A few pages before the Clarke feature there are two works by John Hancock that I hadn’t seen before. Hancock and Clarke were both featured in The Golden Hind, the arts magazine edited by Clifford Bax and Austin Spare, but Hancock lapsed into almost total obscurity following his death at the age of 22. For years all I knew of either him or his work was a book reproduction of the Golden Hind piece together with a note saying that he was dismayed by his declining health, and that his body was found floating in Regent’s Canal. (See this page for more.) Harry Clarke also suffered from poor health for much of his life, and died at the age of 41 in Chur, Switzerland, a town best known today for being the birthplace of HR Giger. Some of the phallic monstrosities lurking at the margins of Clarke’s Faust drawings might be precursors of Giger’s airbrushed abominations. I wonder if Giger knew of this connection? Answers on a biomechanical postcard.

studio04.jpg

studio05.jpg

Elsewhere on { feuilleton }
The illustrators archive

Previously on { feuilleton }
Harry Clarke: His Graphic Art
Harry Clarke and others in The Studio
Harry Clarke’s Fairy Tales of Charles Perrault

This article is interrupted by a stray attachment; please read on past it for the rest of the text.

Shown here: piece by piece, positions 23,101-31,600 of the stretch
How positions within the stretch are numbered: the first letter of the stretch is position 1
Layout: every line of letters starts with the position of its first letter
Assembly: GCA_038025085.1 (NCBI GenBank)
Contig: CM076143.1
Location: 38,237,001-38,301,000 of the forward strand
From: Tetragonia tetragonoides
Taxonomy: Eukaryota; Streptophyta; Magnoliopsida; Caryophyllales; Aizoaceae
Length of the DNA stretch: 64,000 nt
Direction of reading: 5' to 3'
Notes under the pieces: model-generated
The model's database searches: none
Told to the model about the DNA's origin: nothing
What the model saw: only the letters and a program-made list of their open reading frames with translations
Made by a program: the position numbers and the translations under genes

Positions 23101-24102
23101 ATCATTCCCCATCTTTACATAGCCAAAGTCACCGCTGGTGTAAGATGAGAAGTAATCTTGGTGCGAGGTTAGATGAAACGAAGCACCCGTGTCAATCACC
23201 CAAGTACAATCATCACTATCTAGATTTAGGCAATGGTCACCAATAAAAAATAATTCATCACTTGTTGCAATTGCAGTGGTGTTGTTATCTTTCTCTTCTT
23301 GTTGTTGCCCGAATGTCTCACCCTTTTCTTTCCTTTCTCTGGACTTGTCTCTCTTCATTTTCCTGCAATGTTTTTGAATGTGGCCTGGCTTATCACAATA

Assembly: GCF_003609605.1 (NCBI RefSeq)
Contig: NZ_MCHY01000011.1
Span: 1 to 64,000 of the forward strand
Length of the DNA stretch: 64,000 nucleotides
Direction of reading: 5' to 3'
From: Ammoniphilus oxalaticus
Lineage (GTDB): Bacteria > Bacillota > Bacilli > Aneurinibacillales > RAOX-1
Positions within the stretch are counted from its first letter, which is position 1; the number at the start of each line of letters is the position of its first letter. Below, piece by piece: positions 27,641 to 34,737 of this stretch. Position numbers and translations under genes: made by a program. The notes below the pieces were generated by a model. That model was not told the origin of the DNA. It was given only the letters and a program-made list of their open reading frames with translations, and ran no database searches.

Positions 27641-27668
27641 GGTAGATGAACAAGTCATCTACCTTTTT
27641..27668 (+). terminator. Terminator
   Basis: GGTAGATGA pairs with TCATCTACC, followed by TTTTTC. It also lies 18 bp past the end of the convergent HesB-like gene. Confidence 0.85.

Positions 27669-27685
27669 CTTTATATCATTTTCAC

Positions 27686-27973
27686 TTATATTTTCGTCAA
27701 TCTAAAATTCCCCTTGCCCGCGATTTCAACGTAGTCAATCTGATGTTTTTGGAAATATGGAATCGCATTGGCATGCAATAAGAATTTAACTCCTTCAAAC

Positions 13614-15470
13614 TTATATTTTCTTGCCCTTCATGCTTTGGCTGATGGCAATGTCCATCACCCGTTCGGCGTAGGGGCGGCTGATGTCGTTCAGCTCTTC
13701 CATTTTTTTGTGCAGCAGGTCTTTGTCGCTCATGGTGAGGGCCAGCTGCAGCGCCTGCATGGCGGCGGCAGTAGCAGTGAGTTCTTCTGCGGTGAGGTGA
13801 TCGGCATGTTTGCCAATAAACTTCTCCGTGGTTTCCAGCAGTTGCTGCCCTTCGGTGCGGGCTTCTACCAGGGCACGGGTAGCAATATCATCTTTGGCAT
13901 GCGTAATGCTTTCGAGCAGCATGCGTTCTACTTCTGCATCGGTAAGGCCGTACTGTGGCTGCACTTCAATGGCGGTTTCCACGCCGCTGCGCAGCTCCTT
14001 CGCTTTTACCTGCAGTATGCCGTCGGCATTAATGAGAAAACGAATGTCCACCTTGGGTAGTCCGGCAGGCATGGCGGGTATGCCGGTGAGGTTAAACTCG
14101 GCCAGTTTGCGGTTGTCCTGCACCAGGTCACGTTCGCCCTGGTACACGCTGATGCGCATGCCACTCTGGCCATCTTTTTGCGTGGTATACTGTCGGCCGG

Harry Clarke in colour
The Tinderbox
Harry Clarke and the Elixir of Life
Cardwell Higgins versus Harry Clarke
Modern book illustrators, 1914
Illustrating Poe #3: Harry Clarke
Strangest Genius: The Stained Glass of Harry Clarke
Harry Clarke’s stained glass
Harry Clarke’s The Year’s at the Spring
The art of Harry Clarke, 1889–1931

Ron Cobb, 1937–2020

cobb02.jpg

The Magazine of Fantasy and Science Fiction, July 1959.

The death of American illustrator/cartoonist/designer Ron Cobb was announced yesterday. All the obituaries are concentrating on the designs he produced for Hollywood feature films so here’s an alternative view of a long and varied career.

cobb01.jpg

After Bathing At Baxter’s (1967) by Jefferson Airplane.

Cobb’s first album cover is his most famous, and probably his most familiar work outside his film designs, but there were a few more, some of which may be seen below. The San-Francisco-house-as-aircraft always reminds me of the car/plane hybrid piloted by Professor Pat Pending in the Wacky Races cartoons.

cobb04.jpg

Some Of Our Best Friends Are (1968) by Various Artists.

cobb10.jpg

Ecology symbol, October 1969.

Cobb’s copyright-free design for an ecology symbol was published in the Los Angeles Free Press in November, 1969. The “Freep” also ran Cobb’s cartoons, some of which were later collected in The Cobb Book (1975). Satire has a tendency to date very quickly but many of Cobb’s barbs are still relevant today.

cobb07.jpg

Undated cartoon.

cobb05.jpg

Doctor Druid’s Haunted Seance (1973).

Continue reading “Ron Cobb, 1937–2020”

HR Giger’s Passagen

giger1.jpg

HR Giger’s art books were always very thorough in detailing all the media manifestations of the artist’s work, including film and television appearances. For years this presented tantalising questions, especially regarding the lengthy pre-Alien documentaries that were listed there: what were these films, and when would we get to see them? Giger’s Necronomicon (1976) did finally appear on YouTube a few years ago, and now here’s the second of the pair thanks to an upload of what appears to be a Japanese laserdisc.

giger2.jpg